Ninth Schedule

Ninth Schedule


  • The Karnataka Legislative Assembly has passed a bill to increase the reservation of seats in educational institutions and jobs for the Scheduled Castes and Scheduled Tribes.
  • The leaders of the opposition wanted the State government to put pressure e on the Centre to bring an amendment to include the Bill in the Ninth Schedule of the Constitution to ensure the increased reservation was implemented.

What is ninth schedule?

  • The Constitution (First Amendment) Act of 1951 added the ninth Schedule, which contains a list of federal and state legislation that cannot be challenged in court.
  • 13 new statutes were added to the Schedule by the first Amendment. There are currently 284 protected provisions as a result of later revisions made over time.
  • It was established by the new Article 31B, which the government introduced along with Article 31A to safeguard legislation pertaining to agrarian reform and the abolition of the Zamindari system.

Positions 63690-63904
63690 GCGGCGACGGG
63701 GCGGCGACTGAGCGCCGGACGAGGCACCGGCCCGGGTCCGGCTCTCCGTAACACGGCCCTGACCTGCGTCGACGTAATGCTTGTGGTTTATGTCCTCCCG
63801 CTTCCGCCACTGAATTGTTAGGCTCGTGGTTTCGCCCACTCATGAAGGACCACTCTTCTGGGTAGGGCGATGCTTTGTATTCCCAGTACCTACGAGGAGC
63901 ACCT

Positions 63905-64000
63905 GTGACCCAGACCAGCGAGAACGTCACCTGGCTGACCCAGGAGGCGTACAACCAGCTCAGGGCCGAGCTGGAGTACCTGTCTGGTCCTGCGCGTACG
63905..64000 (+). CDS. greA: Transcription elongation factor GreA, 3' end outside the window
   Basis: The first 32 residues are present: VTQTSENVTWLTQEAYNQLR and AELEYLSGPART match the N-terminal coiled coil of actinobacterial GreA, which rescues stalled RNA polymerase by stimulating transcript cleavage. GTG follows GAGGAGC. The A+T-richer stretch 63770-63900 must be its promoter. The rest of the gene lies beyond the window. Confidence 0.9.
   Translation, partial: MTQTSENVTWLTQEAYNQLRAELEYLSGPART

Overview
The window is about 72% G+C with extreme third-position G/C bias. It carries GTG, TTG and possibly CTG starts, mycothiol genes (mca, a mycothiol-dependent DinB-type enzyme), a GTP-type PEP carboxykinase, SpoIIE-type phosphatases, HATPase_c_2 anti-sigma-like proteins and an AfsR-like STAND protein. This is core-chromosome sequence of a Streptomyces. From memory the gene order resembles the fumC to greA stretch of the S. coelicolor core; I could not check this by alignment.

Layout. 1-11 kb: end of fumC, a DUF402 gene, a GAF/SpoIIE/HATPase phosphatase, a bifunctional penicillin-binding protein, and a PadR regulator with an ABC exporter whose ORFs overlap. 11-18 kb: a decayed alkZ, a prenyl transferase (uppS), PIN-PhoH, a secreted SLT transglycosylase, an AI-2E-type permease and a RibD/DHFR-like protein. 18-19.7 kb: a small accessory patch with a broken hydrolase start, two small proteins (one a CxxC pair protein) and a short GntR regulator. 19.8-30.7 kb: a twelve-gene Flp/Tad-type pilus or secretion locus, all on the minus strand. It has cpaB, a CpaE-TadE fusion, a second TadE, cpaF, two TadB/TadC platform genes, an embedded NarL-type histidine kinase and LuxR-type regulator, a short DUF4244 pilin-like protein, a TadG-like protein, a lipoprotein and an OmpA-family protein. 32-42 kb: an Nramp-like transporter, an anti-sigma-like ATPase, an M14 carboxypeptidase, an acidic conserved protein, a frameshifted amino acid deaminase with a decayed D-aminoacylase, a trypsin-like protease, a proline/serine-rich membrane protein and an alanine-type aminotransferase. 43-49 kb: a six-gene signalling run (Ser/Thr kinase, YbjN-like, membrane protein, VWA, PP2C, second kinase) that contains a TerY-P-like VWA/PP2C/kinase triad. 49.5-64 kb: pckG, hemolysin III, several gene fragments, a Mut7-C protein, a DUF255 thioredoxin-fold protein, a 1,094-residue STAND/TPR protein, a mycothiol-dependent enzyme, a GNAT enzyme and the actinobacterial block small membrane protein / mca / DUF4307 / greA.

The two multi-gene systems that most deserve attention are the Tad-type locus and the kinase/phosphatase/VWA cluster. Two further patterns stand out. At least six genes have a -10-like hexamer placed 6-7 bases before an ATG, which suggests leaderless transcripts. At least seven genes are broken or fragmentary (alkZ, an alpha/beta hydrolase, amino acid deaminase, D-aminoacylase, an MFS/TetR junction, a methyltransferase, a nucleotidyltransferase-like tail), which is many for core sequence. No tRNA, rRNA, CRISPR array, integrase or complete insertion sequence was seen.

• Article 31B protects particular laws or enactments, whereas Article 31A covers “classes” of laws.
  • The majority of the laws covered by the Schedule relate to agriculture and land, although there are other topics on the list as well.
  • Article 31B also has a retrospective operation which means that if laws are inserted in the Ninth Schedule after they are declared unconstitutional, they are considered to have been in the Schedule since their commencement, and thus valid.
Why this amendment must be placed under the Ninth Schedule?
  • It is clear that this amendment breaches the 50 % ceiling set by the Supreme Court in the 1992 Indra Sawhney v Union of India verdict.
  • So, by placing this amendment under the Ninth Schedule it shields it from judicial scrutiny.

Source The Hindu

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